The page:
A no-fault, patient-compensation system resembling state workers' compensation plans could reduce medical malpractice while ensuring patients receive financial awards, the Morris News Service reported.
Such a system, proposed in Georgia, aims to curb avoidable healthcare costs due to defensive medicine among physicians, who rack up $15 billion annually in unnecessary tests and procedures, the article noted.
Under the patient-compensation system, doctors and hospitals in Georgia would compensate victims outside of court, while patients would resign their right to pain-and-suffering awards. An independent panel would determine patient compensation based on national guidelines for specific medical errors and injuries, the Morris News Service noted.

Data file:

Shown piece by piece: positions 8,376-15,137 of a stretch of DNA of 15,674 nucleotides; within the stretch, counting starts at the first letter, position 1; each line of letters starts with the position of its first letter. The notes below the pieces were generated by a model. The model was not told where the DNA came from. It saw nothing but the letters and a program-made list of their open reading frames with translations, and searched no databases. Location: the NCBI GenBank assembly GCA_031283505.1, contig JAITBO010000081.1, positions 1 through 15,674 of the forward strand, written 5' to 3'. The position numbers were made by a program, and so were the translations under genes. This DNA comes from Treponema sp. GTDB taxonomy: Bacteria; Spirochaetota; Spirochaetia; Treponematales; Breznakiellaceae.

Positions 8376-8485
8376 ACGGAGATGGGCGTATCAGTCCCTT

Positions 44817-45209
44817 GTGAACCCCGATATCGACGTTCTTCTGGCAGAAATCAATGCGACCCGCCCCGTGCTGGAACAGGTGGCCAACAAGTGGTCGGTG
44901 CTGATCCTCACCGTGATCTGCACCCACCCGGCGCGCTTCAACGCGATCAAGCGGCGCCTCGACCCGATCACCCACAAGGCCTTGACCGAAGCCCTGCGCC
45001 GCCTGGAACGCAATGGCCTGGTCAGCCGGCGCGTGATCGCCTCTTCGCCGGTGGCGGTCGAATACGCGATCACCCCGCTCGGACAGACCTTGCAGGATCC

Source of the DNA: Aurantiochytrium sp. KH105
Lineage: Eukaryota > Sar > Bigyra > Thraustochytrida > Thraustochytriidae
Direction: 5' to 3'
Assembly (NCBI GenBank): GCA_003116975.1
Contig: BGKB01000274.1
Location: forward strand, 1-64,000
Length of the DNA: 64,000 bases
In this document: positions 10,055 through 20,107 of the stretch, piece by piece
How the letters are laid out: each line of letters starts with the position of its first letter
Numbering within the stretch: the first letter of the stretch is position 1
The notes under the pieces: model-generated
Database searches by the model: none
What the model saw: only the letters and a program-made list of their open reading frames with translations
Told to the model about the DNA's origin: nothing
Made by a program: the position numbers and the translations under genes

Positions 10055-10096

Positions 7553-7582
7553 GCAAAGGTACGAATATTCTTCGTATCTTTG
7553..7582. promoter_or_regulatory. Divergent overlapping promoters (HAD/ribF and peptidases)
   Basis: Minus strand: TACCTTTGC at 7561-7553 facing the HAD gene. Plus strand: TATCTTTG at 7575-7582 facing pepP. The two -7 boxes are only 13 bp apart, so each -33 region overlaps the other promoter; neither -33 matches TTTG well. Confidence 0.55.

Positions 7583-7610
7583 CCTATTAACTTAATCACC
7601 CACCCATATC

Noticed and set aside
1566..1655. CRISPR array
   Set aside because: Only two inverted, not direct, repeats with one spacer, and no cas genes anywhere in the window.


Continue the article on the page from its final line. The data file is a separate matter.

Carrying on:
The system could cut back on malpractice-related costs with a quick, inexpensive system in which patients wouldn't need to hire a lawyer, according to Kelly McCutcheon, president of think tank Georgia Public Policy Foundation.
The James Madison Institute championed similar calls for a patient-compensation system in a 2011 report. The report claimed that having physicians and patients work together outside of the court could resolve malpractice issues sooner, as well as provide victims greater financial settlements.
In New York City, five hospitals are using judge-directed negotiations to cut medical malpractice costs. The three-year program involves revealing medical mistakes early, quickly offering settlements and using special state "health courts" in which judges help negotiate agreements before malpractice cases head to trial.
To learn more:
- here's the Morris News Service article